The beauty of any festival is those discovered gems, artists that are either happened across by chance, or musicians stumbled upon during the cram period that happens leading up to a festival of Pemberton’s magnitude. A cram period which if done right usually yields some gravy to pour on top of a bill that garnered one’s interests in the first place.
Day one and first targeted performance of the festival saw Pell, my personal newly discovered gem handling his business like a man on fire. Holding down the always bumpin’ Bass Camp was the rapper out of NOLA being credited for reinventing the sound of hip hop coming out of the Who Dat?! Nation , Pell. Spotting the talent gleaning off of the young rapper is one of the easier tasks when trying to wrap one’s head around the emerging star. It’s easy to lump Pell in with other upbeat more positive sounding emcees like Chance, The Rapper. However, Pell’s set kicking off the festival for me was anything but kind, instead bringing his delivery from a genuinely ferocious place illuminating a drive inside the artist not captured in studio. With all due respect to Snoop and Cypress Hill who both showed up on day one, there was a discernible difference in the hunger behind the younger emcee, still having much to prove comparatively to the two future hall of famers. Already a fan albeit a new one from his recordings, Pell’s set cemented my intrigue in following him and his ascension up the rap ranks in the coming years.
In addition to Pell’s lit performance, having stole day one, other noticeable highlights included a surprise for me which was Savages. Clearly not given the pre-festival opportunities of other artists on the bill. I had written them off as not my cup of tea, however, live, Savages were a lot heavier and more straight ahead than I recalled on their recordings; having a Pack A.D. or Dead Weather thing about them that had I been paying better attention to prior to the festival, I would have circled a longer stay at the Mount Currie stage during their set.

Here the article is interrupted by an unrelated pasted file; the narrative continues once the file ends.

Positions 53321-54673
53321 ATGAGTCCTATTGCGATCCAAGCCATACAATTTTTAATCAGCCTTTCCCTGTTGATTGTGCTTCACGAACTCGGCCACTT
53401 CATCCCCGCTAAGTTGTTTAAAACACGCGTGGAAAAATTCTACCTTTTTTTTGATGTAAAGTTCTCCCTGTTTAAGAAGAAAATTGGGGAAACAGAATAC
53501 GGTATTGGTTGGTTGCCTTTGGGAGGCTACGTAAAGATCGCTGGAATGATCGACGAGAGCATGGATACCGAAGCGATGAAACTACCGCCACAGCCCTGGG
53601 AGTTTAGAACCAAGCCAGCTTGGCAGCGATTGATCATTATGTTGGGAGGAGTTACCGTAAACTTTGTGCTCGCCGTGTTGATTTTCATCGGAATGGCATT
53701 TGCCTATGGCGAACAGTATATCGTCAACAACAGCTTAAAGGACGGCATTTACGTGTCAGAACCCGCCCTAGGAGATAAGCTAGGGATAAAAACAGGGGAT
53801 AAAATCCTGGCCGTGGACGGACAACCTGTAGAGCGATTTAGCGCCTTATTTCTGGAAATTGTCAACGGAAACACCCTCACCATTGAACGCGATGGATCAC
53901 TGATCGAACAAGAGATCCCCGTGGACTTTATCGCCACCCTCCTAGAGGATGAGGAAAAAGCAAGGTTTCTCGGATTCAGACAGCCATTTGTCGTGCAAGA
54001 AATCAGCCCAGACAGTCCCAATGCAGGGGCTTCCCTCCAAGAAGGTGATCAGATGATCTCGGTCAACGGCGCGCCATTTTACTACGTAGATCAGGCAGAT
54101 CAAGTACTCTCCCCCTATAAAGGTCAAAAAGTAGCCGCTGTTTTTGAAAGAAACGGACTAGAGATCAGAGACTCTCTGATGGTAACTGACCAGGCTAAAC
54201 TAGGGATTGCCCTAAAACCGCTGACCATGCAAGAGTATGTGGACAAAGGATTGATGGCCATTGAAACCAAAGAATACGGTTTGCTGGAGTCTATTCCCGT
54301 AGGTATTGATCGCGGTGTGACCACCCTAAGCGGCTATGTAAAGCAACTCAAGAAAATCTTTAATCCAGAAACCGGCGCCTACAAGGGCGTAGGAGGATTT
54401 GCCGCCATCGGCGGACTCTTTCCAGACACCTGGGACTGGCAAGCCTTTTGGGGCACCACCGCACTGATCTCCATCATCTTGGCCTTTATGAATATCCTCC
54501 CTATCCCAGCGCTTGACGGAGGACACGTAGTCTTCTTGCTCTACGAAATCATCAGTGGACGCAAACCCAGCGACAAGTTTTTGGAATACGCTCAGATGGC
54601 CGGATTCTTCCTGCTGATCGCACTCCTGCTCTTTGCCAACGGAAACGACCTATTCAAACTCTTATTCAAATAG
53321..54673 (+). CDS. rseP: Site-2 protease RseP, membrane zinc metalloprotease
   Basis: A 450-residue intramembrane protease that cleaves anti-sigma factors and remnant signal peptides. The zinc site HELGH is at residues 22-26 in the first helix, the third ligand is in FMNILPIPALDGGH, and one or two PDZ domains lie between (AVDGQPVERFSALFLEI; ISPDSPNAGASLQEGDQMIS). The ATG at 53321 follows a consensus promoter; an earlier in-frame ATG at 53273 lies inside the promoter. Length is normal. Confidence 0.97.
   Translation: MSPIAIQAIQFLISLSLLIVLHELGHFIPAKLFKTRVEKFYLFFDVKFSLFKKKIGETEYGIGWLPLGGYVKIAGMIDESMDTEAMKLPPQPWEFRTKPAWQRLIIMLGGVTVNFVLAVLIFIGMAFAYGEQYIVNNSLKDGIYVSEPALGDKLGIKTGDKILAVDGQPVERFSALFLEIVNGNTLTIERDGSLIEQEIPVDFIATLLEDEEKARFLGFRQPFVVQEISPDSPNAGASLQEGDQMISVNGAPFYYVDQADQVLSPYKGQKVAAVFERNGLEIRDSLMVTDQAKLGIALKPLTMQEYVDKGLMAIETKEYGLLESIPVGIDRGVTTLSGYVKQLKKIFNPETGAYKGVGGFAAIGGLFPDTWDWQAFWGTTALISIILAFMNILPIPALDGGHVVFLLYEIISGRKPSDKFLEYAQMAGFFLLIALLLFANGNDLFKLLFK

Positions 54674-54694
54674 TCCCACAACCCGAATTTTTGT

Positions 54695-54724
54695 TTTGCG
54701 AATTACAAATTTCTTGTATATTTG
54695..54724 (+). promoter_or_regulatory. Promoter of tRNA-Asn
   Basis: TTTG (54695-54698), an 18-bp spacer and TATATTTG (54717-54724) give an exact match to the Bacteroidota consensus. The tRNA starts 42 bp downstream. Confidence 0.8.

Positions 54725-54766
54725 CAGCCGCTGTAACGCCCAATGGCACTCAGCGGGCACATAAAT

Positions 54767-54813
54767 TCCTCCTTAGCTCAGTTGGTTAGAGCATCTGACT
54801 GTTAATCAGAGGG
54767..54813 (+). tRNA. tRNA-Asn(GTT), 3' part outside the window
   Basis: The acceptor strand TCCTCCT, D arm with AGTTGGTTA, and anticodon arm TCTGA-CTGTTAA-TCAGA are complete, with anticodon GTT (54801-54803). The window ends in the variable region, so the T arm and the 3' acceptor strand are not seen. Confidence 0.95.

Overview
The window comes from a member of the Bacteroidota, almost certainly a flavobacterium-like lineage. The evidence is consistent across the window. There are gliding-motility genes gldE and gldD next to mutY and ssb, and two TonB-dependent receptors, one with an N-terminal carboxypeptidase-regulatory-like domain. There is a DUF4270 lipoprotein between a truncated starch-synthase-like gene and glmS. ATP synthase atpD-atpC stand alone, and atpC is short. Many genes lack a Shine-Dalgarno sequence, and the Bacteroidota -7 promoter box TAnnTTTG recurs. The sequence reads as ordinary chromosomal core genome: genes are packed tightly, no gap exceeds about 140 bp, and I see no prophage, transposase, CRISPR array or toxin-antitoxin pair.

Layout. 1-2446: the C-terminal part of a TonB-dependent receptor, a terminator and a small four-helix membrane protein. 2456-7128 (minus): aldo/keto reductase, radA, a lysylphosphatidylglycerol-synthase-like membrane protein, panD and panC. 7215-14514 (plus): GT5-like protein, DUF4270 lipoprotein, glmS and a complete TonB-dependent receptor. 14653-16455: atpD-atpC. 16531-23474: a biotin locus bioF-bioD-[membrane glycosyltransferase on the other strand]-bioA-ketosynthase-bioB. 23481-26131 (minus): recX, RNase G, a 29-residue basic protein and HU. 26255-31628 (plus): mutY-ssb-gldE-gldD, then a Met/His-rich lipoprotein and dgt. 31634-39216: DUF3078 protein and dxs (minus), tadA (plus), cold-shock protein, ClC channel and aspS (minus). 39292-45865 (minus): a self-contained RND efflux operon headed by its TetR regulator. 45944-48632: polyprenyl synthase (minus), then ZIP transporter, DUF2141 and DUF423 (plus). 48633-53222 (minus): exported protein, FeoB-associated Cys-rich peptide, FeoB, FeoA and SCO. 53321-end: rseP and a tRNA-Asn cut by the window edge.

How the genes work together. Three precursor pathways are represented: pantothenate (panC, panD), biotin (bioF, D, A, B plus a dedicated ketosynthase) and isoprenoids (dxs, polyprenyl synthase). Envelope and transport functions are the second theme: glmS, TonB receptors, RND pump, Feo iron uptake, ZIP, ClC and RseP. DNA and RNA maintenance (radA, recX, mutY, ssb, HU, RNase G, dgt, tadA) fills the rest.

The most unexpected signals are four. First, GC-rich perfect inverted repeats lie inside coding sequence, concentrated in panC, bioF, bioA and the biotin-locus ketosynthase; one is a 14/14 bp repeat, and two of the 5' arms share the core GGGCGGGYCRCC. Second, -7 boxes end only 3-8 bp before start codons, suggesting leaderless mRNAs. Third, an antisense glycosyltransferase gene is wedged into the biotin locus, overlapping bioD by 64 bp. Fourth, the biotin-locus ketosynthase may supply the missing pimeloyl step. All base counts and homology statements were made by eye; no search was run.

Surprisingly Grace Potter didn’t have that same intangible ‘it’ factor that musicians like The Rolling Stones and so many others have praised her over. Obviously trusting the opinion of the rock gods over mine should be considered, but I wonder about how dated that opinion is, and how tied to wishful thinking for the genre it could be associated with? The legendary voice heralded as being one of the best in modern music was great, but without the aforementioned intangible didn’t do enough to rank her in my top three just yet.
The consummate gangsta Snoop handled his business as one would expect. You’ll never see a bad show from the S.N. double O.P, however, song selections clearly geared towards the charts and the festival environment had the performance paling comparatively to his more intimate gigs such as his performance at The Imperial in October or Fortune Sound last month.
Due to not having any other acts up at the time Pemberton Festival basically shut down for Snoop. So whatever the door saw for draw beyond the turnstiles plus every visibly impaired security guard, maintenance person and grounds crew staff member was funneled towards the Pemberton stage for Snoop. The massive influx of people for The Dogfather made the already impersonal feel to a festival show that much more exasperated with congestion, as well as leaving spectators with the options of a view in hostile terrain, or comfort and binoculars (strong ones).
The night was rounded out with a very different sounding B-Real than the one we have grown accustomed over the years, which actually took me out of it for much of the Cypress Hill set. However, hearing some of those tracks off of their debut self titled album as well as followup Black Sunday brought me right back to my formative years in high school very often taking the advice offered by Cypress Hill at the time, and that of Snoop for that matter.
Day One was capped off for the pie-eyed festival goes with Rae Sremmurd at Bass Camp. To their credit they did a great job of sending everyone back to their tents with ears ringing on what was anything but a blasé opening day. “Blasé” of course being the year old song the duo performed with Ty Dolla $ign and Future, as well as the best send off into the evening that one could ask for.
Day 2’s personal schedule includes:
– Joey Bada$$
– Doug Benson
– Methodman / Redman
– Jak Knight
– Nick Swardson
– FKA Twigs